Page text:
A young Kenyan woman named Alice B. is classified by the US government as a victim of human trafficking, but you've probably never heard of her case, because the work she was forced to do didn't involve turning tricks. Alice, who did not want to use her last name for fear of retaliation, took a childcare job a few years ago that required her to move from Africa to the Bay Area. She agreed to work regular hours for about $200 a week. But when she got to California, her boss--a prominent Kenyan woman journalist--confiscated Alice's visa and made her baby-sit day and night for as little as $50 a month. Alice fled after several months and notified authorities. Eventually she got legal residency under a federal law known as the Trafficking Victims Protection Act (TVPA). The law, she says, has helped her put her life back together.
First passed in late 2000, the TVPA slaps penalties onto those who move people across borders and force them to work against their will. It also offers assistance, including permission to settle in the United States, to immigrant victims like Alice.
On paper the law looks good. But in practice it hasn't helped many people so far, and it's hurt others, while placing undue emphasis on commercial sex work and downplaying the plight of victims in other jobs, like Alice. Probably because she was "just" an imprisoned nanny and not a brothel captive, the Feds declined to criminally prosecute her boss, and they hardly publicized her case. That's often what happens with people forced to work in factories, fields, restaurants and homes--and there are plenty of them in the United States. Meanwhile, government press releases and the news are rife with accounts of "sex slaves"--even though the limited evidence that exists suggests sex work is not the most common type of forced labor, and even though most immigrants who work as prostitutes do so voluntarily.
Officially, TVPA enforcers count "voluntary" prostitutes as victims of trafficking and go out looking for them. But once found, these so-called victims are often deported. According to Dawn Passar, a Thai immigrant who has worked for years doing AIDS prevention with San Francisco-area prostitutes, "I've never met a Thai woman smuggled in for sex work who didn't know that's what she'd be coming here to do." But the women often get snared in massage parlor raids and are slated for removal from the country. "It costs $40,000 to get legal help," says Passar. "To pay, they have to do even more sex work."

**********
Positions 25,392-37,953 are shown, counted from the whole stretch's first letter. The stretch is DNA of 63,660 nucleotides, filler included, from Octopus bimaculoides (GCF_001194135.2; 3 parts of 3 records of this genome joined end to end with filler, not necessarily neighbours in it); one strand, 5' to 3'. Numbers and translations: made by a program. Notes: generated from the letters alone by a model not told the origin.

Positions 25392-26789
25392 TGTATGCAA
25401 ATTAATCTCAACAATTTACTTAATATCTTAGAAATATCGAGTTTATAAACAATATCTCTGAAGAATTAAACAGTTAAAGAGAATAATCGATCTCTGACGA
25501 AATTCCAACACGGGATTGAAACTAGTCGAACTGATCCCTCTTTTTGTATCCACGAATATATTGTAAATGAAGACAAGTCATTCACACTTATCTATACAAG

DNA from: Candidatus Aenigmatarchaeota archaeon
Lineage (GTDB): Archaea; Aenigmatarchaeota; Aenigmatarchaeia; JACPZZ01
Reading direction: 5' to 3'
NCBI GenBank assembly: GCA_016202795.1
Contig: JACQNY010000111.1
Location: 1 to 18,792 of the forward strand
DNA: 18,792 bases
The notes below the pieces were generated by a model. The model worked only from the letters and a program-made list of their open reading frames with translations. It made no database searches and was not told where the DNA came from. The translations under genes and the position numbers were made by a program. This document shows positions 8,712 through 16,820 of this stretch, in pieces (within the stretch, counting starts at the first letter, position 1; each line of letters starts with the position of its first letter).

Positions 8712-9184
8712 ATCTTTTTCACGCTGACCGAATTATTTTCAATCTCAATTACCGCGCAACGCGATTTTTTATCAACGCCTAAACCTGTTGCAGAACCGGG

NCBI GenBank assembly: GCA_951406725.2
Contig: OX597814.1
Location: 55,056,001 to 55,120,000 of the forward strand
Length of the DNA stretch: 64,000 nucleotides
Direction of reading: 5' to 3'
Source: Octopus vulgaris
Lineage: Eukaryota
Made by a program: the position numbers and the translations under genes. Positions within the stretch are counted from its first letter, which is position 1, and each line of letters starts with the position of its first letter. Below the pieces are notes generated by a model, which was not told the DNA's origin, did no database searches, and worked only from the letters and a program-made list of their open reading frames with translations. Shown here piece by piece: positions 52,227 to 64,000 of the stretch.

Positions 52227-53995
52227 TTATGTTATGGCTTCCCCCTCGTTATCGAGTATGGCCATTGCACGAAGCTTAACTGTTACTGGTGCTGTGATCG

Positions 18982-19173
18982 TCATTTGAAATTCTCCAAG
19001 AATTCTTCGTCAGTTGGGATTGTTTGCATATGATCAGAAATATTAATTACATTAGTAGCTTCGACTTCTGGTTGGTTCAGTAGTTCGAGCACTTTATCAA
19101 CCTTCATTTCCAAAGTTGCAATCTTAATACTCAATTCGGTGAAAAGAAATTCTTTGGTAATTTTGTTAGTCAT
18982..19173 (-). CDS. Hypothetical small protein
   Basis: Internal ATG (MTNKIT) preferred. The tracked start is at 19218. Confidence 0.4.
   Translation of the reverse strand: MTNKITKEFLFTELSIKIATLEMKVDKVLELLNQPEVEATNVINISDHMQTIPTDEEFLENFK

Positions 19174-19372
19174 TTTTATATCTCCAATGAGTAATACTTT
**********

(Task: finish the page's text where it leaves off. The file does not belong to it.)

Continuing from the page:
The TVPA is also policing the speech of labor- and women's-rights groups, and sanctioning countries--like Cuba and Venezuela--whose politics the US government doesn't like. The law's split personality derives from the fact that a split group created it. On one side were evangelical Christians, with their typical fears of foreigners, leftists and sex--and their morbid fascination with forced prostitution, even though more people may be forced to pick broccoli than to rent out their genitals. Then there were feminists whose concern about the exploitation of women--like the evangelicals'--also fixated on commercial sex. The evangelicals and feminists seized the lobbying reins by making common cause around what both call "sex slavery." For evangelicals the deal was a bargain. For feminists it's turned Faustian. Meanwhile, the pact between these two groups remains under most progressives' radar. It seems too weird to imagine.
Gloria Steinem working with the likes of Chuck Colson? It makes sense if one looks at history, going back about a decade. That's when US antiporn feminists gave up trying to ban sexual imagery and shifted their energies to prostitution. Former anti-porn activist Laura Lederer, for example, helped develop an "abolitionist" movement that aims to ban all commercial sex acts, involuntary and voluntary--even if prostitutes themselves protest the prohibition. There's no such thing as consent, as far as abolitionist organizations, like the Coalition Against Trafficking in Women, are concerned. For them, everyone who crosses borders to work in prostitution is a "trafficking" victim.
Other feminists--particularly those who work with immigrants and women in developing countries--disagree. Activist theorists like Ann Snitow and Carole Vance view prostitution as just one of many onerous and often sexist jobs available to poor women who migrate to support their families. They reject the idea of singling it out for opprobrium if it's done voluntarily, by adults. Wary of law-and-order solutions to structural economic and social problems, these feminists talk about "sex work" and encourage members of the trade to unionize. Organizing in countries like India, they note, has educated voluntary prostitutes to identify captives in the brothels and help liberate them. That approach combats trafficking better than does relying on often corrupt, macho police. Even do-gooder raids frequently end with "victims" being deported--or fleeing their "rescuers" and returning to the brothels. Organizing also helps sex workers protect themselves from sexually transmitted disease, violence and exploitation by pimps. Organizing would be much easier if prostitution were decriminalized, proponents of this approach believe. It would promote gender and socioeconomic equality--making it easier for sex workers to leave the trade if they wish to.